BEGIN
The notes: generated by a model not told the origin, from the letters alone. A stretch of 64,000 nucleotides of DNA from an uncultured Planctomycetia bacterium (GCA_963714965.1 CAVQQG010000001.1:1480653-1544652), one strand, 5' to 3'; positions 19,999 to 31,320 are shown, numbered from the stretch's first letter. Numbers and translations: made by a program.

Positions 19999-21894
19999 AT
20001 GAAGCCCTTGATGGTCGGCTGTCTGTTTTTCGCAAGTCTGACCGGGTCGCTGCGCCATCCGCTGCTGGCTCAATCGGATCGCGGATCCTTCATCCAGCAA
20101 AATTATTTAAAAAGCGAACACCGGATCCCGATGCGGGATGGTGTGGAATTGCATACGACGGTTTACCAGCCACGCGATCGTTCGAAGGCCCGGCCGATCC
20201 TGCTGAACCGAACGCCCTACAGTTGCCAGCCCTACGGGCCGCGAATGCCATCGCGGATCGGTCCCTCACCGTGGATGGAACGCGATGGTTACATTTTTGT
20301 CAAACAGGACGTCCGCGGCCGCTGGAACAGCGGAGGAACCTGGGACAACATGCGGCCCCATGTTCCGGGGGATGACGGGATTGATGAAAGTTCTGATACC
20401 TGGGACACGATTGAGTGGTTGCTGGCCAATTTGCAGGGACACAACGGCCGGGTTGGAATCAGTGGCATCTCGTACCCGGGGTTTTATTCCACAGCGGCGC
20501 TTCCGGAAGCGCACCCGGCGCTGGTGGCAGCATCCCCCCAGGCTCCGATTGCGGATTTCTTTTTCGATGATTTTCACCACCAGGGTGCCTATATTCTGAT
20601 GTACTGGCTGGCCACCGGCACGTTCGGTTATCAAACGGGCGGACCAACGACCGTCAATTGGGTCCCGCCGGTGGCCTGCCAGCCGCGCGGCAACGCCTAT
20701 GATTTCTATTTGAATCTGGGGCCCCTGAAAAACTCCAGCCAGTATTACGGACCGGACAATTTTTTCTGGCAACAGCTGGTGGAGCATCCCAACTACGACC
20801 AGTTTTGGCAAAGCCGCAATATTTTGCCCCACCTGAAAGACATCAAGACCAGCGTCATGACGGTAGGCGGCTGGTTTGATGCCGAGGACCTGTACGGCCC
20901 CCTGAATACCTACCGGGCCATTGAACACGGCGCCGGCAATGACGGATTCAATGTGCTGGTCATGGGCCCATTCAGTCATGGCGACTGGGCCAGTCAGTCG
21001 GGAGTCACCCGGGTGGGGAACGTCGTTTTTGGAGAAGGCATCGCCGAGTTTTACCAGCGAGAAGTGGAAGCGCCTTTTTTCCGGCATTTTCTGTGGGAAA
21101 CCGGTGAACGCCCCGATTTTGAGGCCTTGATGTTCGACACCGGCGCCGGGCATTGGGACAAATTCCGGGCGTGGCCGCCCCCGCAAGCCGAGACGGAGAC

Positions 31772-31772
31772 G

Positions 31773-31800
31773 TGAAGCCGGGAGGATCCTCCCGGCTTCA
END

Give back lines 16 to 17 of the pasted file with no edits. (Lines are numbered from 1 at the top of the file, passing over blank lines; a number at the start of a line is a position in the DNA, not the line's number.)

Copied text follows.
Positions 31772-31772
31772 G